Monarda fistulosa L., Sp. Pl. 22 1753.;
 


Wild bergamot or bee balm[1] (Monarda fistulosa) is a wildflower in the mint family (Lamiaceae) widespread and abundant as a native plant in much of North America.[2]  

This plant, with showy summer-blooming white flowers, is often used as a honey plant, medicinal plant, and garden ornamental.[3]  
The species is quite variable, and several subspecies or varieties have been recognized within it. 
Monarda fistulosa (wild bergamot) is an herbaceous perennial that grows from slender creeping rhizomes, thus commonly occurring in large clumps. The plants are typically up to 3 ft (0.9 m) tall, with a few erect branches. Its leaves are about 2-3 in (5-8 cm) long, lance-shaped, and toothed. Its compact flower clusters are solitary at the ends of branches. Each cluster is about 1.5 in (4 cm) long, containing about 20–50 flowers. Wild bergamot often grows in rich soils in dry fields, thickets, and clearings, usually on limy soil. The plants generally flower from June to September.[4]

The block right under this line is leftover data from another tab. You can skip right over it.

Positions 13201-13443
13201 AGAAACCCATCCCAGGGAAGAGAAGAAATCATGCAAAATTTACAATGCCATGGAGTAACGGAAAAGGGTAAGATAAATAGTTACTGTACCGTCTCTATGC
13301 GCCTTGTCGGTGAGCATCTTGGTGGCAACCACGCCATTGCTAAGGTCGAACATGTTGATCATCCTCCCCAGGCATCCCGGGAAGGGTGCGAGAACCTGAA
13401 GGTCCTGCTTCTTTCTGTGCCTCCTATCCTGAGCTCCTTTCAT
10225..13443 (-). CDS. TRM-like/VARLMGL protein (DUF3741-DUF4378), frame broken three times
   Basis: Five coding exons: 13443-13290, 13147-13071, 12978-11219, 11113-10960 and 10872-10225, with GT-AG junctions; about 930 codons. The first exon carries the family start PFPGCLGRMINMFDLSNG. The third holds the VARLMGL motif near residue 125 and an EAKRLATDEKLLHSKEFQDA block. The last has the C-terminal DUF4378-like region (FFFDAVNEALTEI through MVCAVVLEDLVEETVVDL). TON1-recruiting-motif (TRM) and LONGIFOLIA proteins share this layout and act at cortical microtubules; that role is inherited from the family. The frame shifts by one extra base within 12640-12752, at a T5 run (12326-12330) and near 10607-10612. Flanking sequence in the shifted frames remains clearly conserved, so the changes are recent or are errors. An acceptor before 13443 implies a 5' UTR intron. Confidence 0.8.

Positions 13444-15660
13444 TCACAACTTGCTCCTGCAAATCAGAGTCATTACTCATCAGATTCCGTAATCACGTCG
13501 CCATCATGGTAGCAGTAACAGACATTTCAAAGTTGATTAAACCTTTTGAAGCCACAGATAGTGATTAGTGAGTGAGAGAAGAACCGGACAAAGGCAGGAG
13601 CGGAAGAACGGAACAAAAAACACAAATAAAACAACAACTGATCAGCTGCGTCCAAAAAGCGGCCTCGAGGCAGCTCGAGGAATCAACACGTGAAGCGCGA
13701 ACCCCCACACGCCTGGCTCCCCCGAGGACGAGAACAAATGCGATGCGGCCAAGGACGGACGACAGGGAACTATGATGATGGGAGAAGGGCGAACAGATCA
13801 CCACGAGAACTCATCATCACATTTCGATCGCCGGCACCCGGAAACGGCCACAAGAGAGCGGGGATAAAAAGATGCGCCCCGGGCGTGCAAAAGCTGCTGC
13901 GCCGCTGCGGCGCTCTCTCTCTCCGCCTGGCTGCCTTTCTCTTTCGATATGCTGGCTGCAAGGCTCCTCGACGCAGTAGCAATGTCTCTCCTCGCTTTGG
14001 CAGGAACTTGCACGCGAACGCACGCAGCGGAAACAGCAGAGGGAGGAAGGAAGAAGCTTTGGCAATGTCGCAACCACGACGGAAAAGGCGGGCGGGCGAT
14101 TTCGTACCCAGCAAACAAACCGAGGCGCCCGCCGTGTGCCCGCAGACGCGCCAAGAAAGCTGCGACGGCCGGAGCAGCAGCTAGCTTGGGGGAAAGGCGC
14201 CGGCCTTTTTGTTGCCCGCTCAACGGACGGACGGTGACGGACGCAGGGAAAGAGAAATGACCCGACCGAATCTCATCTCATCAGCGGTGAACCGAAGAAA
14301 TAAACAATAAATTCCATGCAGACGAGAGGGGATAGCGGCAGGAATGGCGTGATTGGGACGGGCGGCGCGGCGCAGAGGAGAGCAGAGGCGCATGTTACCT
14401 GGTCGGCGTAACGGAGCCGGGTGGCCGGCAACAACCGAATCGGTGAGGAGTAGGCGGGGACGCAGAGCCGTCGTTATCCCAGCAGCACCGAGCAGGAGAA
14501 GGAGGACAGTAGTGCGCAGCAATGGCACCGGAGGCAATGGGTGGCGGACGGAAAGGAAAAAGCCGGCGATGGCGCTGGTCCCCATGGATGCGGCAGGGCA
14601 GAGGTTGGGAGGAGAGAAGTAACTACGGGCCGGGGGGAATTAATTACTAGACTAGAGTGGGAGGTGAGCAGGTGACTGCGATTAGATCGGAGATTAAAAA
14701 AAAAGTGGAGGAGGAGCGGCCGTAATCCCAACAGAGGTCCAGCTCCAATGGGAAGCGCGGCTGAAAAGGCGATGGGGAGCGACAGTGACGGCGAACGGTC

(From  Wikipedia on 20.9.13)

 
 

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Flower for ID – New York – 130913 – RK : Attachments (1). 3 posts by 2 authors.

17/06/13 – afternoon – Highline Park – New York

Would appreciate ID – Common & Botanical – if possible.This is the only pic I have of this plant.


This is a cultivar of Monarda fistulosa [Lamiaceae].


Thank you very much, … Googled it & found the Common Name – Wild Bergamot.


 

 
 
 

References:

The Plant List  GRIN  Wikipedia  PFAF

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